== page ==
The Story of Diva and Flea by Mo Willems and Tony DiTerlizzi (Illustrator)

What a magnificent combination of author and illustrator! Mo Willems has moved into the world of chapter book writing with the expertise he brings to every one of his other books. Tony DiTerlizzi's illustrations are the just right accompaniment!

The first time I read it, I sped through it. The second go round I took time to savour each illustration and linger over words, phrases, paragraphs and whole pages. 

Diva is a wee dog who has never been outside his garden. Flea, a cat, is a flâneur who has explored the world of Paris. When the two of them become friends, they help each other to expand their horizons. 

There is so much to adore about this book. 

There is the gentle humour: 

"Diva took her job seriously. Every day, she would exit the grand front door, trot across the small courtyard, and stand at the building's front gate. From there she watched and guarded, and guarded and watched.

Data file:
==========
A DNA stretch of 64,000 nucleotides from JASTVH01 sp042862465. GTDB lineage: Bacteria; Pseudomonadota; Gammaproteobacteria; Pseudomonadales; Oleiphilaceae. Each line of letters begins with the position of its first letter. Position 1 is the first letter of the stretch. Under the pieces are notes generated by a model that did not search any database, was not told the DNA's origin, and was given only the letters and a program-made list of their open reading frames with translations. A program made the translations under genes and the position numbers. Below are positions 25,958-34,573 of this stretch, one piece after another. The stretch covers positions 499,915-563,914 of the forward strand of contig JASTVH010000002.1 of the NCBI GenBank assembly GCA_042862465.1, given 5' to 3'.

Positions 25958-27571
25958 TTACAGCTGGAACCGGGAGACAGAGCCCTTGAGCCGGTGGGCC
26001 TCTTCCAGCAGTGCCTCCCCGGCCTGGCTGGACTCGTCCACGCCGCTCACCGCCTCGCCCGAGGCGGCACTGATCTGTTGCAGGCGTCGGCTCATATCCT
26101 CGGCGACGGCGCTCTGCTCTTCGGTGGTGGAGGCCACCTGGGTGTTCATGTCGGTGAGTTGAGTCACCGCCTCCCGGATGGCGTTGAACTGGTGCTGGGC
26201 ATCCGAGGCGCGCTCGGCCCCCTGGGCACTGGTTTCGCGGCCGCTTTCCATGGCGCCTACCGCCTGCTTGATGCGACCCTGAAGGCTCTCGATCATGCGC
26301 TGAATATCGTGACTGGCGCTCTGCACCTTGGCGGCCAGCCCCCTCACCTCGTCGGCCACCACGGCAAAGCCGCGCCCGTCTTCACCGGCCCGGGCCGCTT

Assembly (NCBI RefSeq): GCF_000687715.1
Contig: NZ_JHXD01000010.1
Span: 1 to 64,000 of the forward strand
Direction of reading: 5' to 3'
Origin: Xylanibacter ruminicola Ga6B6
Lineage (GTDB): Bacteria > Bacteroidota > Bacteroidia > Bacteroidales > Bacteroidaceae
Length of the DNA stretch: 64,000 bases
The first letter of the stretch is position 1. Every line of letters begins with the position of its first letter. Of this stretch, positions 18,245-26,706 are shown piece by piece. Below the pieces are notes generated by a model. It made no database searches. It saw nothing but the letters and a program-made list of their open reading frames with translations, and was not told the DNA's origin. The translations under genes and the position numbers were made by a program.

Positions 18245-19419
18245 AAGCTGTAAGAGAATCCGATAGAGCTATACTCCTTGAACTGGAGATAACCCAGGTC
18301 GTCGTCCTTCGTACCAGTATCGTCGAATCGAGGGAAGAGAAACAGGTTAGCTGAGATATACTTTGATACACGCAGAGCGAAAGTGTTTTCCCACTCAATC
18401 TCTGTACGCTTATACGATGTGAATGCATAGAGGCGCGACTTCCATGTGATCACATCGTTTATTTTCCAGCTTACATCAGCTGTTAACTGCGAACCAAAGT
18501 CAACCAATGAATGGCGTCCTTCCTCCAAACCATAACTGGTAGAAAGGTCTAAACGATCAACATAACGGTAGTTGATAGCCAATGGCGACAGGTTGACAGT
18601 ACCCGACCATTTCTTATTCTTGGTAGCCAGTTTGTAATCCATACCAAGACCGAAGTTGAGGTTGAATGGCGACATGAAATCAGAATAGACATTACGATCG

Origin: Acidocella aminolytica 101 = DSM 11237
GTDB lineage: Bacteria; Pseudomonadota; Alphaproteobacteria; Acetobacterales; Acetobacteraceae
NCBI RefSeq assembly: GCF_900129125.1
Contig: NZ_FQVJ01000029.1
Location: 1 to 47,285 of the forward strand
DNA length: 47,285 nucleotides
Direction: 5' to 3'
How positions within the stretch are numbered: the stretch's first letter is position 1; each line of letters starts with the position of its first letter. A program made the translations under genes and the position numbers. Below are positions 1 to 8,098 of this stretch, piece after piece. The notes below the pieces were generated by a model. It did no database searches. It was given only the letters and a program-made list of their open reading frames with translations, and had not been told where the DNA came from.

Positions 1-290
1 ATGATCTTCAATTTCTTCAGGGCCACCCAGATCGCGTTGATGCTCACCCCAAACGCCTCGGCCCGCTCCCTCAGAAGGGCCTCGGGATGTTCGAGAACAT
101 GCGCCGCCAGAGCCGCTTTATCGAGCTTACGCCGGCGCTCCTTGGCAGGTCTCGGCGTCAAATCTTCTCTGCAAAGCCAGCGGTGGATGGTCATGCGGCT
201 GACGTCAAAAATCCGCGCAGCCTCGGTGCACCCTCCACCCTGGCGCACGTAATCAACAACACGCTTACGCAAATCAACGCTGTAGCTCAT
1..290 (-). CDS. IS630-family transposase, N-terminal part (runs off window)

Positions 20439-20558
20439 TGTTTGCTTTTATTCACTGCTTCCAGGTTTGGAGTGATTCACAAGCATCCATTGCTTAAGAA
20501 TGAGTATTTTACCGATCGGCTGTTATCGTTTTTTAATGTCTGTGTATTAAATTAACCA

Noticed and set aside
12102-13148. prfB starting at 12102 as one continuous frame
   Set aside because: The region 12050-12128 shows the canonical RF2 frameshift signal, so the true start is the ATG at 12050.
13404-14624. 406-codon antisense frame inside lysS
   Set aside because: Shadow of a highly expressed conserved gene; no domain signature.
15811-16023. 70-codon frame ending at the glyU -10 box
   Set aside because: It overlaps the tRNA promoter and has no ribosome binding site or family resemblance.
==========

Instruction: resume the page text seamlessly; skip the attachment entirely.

And if anything ever happened, no matter how big or small, Diva would yelp and run away.
Diva was very good at her job."

There are tender messages with moments of awareness, like this one:

"As soon as Flea saw the small dog, he was captivated. As soon as Diva saw the large cat, she yelped and ran away."
Flea found this so funny that he flâneured past the courtyard every day. 
"Then one day Diva didn't yelp or run away. Instead, she looked right at Flea's big face and asked, "Are you trying to hurt my feelings?"
Flea had never thought about it like that."

It is filled with inspiration and hope:

"Come on! said Flea as he turned and dashed into the sidewalk.
Diva did not move.
Flea looked at her from the middle of the sidewalk and smiled a nice smile. "Take a little step and see how it feels," he said.
Even a little step felt like a big step to Diva. The sidewalk was large and different and not courtyard-y. But if Flea was there (and he was), then it couldn't be all that bad."

It was a delightful surprise to get to the end of the book and realize that DiTerlizzi had put both himself and Willems in the illustrations. You will have to go and purchase your own copy and discover them for yourself. While you are at it, you might as well purchase a few extra copies because I promise, you will want to give them away as gifts.

I really really hope there is a sequel or two in the offing. 

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